PTC mayor, councilmen go silent, refuse to comment on Tyrone sewer contract dispute

Mayor Vanessa Fleisch.
Peachtree City Mayor Vanessa Fleisch.

Maintenance for the Tyrone sewer system will now be performed by the Coweta County Water and Sewerage System (WASA) after a March 21 vote by the Town Council. The reason behind the switch from sewer system maintenance provider Peachtree City WASA to Coweta County WASA is the real story.

The switch to Coweta WASA will come with a cost of $285,600 over the next nine years, the time remaining on the Peachtree City WASA contract, which amounts to a $32,114 savings over the amount Peachtree City currently required.

Tyrone received a Jan. 14 letter from Peachtree City WASA attorney Melissa Griffis stating that the town was in breach of contract by allowing a vendor company to perform maintenance on a pump at one of the town’s pump stations. That action resulted in WASA’s decision to terminate the contract.

Tyrone Mayor Eric Dial.
Tyrone Mayor Eric Dial.

Tyrone Mayor Eric Dial in response to the decision said one of the town’s pump stations needed to have a portion of a pump replaced, with WASA recommending that the part be purchased from a vendor company. The part was secured from the vendor company, with the same company shortly thereafter being called to perform maintenance on that part.


Griffis’ letter said the town requested Peachtree City WASA staff assistance after a disruption of service occurred on Jan. 7. WASA staff responded to the site and were turned away upon their arrival, being told by town employees that the vendor company was correcting the problem, the letter said.

Griffis’ letter noted that having the maintenance work done by the company amounted to a breach of contract.

Commenting on the contract termination, Dial said the town disputes the claim that WASA staff were turned away by town employees, adding that contract was terminated over a technical maintenance issue after WASA recommended the company for the pump part purchase.

“Some maintenance was performed by the company, then a disagreement ensued at the site between WASA staff and the vendor company staff, and later led to WASA terminating the contract,” said Dial. “Our opinion was that the disagreement should have been addressed through communications between Tyrone and Peachtree City WASA, especially since we have an existing relationship, personally and professionally. But that did not occur, and we received the contract termination letter from their attorney. A letter like that is usually reserved for parties in conflict with no existing relationship. I find it unfortunate that we can’t work together in that fashion. Normally, we like to do business with our neighbors. Now we will be doing business with our neighbors to the west.”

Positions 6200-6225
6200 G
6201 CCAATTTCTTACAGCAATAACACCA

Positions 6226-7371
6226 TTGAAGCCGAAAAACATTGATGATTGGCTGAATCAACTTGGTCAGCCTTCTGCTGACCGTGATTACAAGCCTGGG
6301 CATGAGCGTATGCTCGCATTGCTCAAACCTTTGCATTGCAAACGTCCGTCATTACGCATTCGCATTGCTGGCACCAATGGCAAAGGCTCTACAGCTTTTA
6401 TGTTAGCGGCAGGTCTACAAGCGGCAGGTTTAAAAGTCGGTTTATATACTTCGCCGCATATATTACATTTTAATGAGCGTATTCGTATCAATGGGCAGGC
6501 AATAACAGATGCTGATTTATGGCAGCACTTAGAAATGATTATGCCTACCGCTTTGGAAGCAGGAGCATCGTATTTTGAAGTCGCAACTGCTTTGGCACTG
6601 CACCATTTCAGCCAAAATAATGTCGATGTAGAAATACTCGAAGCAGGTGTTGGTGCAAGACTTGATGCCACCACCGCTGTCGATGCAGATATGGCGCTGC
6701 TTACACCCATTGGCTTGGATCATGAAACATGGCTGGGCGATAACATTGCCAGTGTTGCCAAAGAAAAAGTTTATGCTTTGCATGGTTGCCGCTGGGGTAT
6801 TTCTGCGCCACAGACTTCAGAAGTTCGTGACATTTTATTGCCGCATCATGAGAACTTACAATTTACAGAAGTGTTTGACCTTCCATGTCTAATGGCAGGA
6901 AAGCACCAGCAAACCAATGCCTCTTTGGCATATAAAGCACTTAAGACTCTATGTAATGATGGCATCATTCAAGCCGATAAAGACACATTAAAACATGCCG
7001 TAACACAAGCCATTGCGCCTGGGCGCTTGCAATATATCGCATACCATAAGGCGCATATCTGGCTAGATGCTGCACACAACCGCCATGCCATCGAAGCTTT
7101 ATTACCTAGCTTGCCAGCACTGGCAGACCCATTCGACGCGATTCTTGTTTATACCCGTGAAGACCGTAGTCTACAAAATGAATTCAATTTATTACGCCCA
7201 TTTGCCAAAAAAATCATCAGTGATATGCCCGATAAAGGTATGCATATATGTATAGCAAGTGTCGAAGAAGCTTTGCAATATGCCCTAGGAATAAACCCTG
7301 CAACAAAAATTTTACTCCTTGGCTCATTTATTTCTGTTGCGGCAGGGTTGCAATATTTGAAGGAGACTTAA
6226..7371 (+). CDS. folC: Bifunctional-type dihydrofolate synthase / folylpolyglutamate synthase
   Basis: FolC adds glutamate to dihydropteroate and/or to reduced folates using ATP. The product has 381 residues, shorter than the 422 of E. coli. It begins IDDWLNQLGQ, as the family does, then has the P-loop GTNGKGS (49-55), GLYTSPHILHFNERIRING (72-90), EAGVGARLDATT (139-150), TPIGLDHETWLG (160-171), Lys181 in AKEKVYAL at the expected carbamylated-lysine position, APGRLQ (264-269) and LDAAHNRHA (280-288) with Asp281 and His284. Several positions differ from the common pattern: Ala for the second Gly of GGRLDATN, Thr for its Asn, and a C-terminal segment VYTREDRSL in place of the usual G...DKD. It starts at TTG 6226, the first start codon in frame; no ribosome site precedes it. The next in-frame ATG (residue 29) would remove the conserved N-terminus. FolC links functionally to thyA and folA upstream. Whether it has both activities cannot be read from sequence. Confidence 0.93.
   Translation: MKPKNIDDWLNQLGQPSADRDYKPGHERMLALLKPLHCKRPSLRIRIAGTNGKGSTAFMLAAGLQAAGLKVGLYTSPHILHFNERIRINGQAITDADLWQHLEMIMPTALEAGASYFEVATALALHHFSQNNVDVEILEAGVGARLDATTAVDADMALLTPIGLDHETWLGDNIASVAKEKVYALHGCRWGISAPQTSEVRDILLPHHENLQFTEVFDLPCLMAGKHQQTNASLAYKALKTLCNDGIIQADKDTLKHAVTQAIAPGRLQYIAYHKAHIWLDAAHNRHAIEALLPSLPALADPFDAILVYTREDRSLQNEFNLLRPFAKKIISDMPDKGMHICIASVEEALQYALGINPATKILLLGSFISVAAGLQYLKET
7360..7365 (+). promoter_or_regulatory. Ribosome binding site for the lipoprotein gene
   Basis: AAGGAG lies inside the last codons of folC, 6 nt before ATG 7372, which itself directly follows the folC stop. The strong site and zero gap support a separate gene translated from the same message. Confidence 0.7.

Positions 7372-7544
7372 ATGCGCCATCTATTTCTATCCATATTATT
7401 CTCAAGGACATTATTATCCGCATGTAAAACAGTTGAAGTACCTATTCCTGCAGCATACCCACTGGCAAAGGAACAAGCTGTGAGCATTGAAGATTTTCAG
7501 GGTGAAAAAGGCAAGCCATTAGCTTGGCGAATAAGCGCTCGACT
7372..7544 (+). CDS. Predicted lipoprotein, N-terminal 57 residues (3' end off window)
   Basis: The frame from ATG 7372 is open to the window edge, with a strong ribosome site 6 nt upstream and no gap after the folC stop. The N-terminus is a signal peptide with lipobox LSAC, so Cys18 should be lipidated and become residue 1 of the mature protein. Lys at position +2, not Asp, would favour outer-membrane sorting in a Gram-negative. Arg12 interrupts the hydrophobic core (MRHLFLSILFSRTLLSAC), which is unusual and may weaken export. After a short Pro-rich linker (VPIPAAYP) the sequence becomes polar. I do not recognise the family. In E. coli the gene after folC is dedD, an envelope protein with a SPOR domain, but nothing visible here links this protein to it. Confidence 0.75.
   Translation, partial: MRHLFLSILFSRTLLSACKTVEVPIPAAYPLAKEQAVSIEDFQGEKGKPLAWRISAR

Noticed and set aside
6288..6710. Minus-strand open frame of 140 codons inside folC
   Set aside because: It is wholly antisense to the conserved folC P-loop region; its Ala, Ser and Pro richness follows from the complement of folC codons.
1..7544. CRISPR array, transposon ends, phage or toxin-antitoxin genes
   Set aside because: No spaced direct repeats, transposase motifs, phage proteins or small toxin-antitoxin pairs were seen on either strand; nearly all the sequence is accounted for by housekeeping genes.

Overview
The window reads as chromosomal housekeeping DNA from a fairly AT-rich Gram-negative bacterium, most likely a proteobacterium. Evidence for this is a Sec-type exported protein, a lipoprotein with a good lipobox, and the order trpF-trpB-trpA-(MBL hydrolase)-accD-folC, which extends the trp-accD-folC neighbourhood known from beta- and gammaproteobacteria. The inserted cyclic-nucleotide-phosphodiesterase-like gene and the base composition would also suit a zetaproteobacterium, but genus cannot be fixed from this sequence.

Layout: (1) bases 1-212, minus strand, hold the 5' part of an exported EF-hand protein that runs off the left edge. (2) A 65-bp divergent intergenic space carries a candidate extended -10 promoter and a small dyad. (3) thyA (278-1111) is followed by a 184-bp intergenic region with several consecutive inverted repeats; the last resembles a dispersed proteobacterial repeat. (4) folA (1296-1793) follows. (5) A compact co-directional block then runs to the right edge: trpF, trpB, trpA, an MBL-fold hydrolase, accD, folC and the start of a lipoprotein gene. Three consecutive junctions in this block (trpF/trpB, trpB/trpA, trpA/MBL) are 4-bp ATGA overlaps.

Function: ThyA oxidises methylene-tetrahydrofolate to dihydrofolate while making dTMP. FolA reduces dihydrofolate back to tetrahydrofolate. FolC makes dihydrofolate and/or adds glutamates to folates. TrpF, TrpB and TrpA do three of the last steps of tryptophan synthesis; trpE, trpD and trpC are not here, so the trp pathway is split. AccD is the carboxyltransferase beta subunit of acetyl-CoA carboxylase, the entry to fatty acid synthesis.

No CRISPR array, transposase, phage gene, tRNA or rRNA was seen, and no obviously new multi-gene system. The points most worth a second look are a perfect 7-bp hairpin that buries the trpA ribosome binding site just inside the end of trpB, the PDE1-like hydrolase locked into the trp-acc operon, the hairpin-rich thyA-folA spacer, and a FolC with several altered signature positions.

The Citizen attempted to contact Peachtree City Mayor Vanessa Fleisch, who along with the remainder of the City Council serves as the Peachtree City WASA board of directors, about the issues that led to the contract being terminated.

Fleisch in a text was asked to contact this reporter about the Tyrone sewer maintenance issue. Fleisch responded back, saying either attorney Melissa Griffis or Integrated Science and Engineering head Dan Davis should be contacted about the inquiry. ISE was previously hired by the board to manage WASA.

A follow-up text was sent to Fleisch, noting that the City Council served as the WASA board and asking if it were not the case that the board of directors would have to approve a contract termination.

Fleisch again referred this reporter to Davis or Griffis with no additional comment.

With ISE serving as the manager of the Peachtree City WASA operation, The Citizen left messages for ISE CEO Dan Davis but was unable to speak with him by press time.

Also contacted were council members and WASA board members Mike King and Terry Ernst. Neither had a comment on the issue.

The five members of the City Council are also the five-member WASA board, since local legislation last year dumped the volunteer board and installed the sitting council as the board in charge of the sewer authority.

However, any questions about their decisions as WASA board members are referred to the private engineering firm that runs the system or the authority’s appointed lawyer. City Hall staff members are unable to provide any information about the five individuals in their performance as WASA board members.